After the launch, the FAA released a statement about the test, saying that a “mishap” led to the loss of both the spacecraft and booster. “The anomaly resulted in a loss of the vehicle. No injuries or public property damage have been reported,” they said. They also reported that an investigation was underway to determine what went wrong, which is standard procedure whenever a spacecraft is lost. Like the last test flight, SpaceX will not be cleared for more launch tests until the review is complete and corrective measures are taken.

The Starship and Super Heavy is the biggest and most powerful launch system in the world, standing 121 meters (400 feet) tall, weighing 5 million kg (11 million lb), and capable of generating 75.9 meganewtons (MNs) or 17.1 million pounds thrust (lbf). This exceeds the three-stage Saturn V rocket that was the workhorse of the Apollo Program and (until recently) the most powerful rocket ever developed. It also exceeds NASA’s Space Launch System (SLS) that will send the Artemis astronauts to the Moon in the coming years.

The launch vehicle will also play a vital role in the Artemis Program in the form of the Starship Human Landing System (HLS). In April 2021, NASA awarded SpaceX a $3 billion contract to develop the human landing system that will land astronauts on the Moon by 2025 as part of the Artemis III mission. This will consist of four astronauts in an Orion spacecraft launching atop an SLS and rendezvousing in lunar orbit with the Starship HLS – which will launch separately. Two astronauts will transfer to the Starship HLS and use it to descend to the surface, then return to orbit about a week later.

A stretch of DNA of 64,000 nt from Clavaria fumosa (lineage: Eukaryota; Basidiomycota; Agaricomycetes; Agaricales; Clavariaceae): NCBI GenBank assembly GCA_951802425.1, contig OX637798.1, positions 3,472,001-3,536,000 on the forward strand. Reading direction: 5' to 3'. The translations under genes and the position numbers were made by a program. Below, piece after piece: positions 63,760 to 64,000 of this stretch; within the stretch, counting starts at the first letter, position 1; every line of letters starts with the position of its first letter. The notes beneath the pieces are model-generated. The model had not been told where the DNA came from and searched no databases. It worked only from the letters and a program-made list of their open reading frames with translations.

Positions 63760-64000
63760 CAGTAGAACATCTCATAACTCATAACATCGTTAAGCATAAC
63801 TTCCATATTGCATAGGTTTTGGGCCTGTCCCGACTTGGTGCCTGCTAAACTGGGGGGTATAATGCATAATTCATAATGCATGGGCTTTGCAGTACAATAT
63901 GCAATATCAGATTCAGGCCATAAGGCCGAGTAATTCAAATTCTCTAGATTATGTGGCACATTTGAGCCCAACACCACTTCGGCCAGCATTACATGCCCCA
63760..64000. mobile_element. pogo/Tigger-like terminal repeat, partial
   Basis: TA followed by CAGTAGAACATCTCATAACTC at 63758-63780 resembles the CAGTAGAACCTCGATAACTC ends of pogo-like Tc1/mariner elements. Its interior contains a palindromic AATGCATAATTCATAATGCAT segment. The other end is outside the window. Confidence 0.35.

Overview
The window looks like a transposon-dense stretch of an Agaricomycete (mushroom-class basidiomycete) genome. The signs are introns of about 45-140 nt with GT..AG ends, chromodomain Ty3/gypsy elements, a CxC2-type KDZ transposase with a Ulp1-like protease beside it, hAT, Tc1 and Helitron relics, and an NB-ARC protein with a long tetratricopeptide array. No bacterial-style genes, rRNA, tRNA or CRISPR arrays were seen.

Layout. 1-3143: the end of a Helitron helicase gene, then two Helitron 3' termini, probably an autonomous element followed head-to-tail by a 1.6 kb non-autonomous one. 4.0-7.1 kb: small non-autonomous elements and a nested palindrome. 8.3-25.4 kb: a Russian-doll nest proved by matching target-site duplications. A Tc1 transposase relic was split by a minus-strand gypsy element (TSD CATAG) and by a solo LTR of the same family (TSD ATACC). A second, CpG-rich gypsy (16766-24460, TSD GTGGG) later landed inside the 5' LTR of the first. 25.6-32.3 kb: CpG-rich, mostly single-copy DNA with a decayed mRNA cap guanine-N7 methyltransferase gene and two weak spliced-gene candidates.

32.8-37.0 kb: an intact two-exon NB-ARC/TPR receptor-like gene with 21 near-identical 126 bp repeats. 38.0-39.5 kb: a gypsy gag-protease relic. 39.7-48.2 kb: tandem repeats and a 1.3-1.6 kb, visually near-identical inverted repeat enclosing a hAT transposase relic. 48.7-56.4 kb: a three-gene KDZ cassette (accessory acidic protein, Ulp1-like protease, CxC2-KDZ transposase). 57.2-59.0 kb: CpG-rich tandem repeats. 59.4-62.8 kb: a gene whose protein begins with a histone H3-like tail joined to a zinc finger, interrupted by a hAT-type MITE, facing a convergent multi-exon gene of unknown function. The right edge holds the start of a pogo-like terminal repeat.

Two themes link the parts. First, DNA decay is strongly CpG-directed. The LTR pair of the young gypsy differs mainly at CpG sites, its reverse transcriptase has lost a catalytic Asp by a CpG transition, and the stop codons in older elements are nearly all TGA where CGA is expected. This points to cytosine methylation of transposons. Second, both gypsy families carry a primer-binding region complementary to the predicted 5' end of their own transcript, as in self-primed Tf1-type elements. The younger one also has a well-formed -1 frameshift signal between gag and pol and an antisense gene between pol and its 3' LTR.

Musk has also been clear that the ultimate aim of the Starship and Super Heavy is to conduct regular missions to Mars that will culminate in the creation of the first self-sustaining city there. Other objectives include sending crews and payloads to the Moon to assist NASA’s plans for a “sustained program of lunar exploration and development” and launching batches of Starlink 2.0 satellites to provide high-broadband internet access to the entire world. With this latest test, SpaceX has taken a significant step in that direction.

On the downside, the booster and spacecraft were lost before the ground teams could attempt the all-important retrieval phase. This is vital for the “entirely reusable” Starship and Super Heavy launch system and Musk’s long-term vision for conducting regular flights to orbit, the Moon, and Mars. On the plus side, this test flight lasted twice as long as the first attempt, and the launch system managed to make it past the Karman Line: 100 km (62 mi) above sea level, the official boundary of “space.” This essentially demonstrated that the Starship and Super Heavy are capable of orbiting flight.

Granted, the rockets need to stop exploding first, but such has always been the way with SpaceX’s rapid prototyping and testing approach. Every launch, even the ones that go “kaboom” – no, especially the ones that go “kaboom” – is another step towards success.

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Matt Williams

Matt Williams is a space journalist and science communicator for Universe Today and Interesting Engineering. He's also a science fiction author, podcaster (Stories from Space), and Taekwon-Do instructor who lives on Vancouver Island with his wife and family.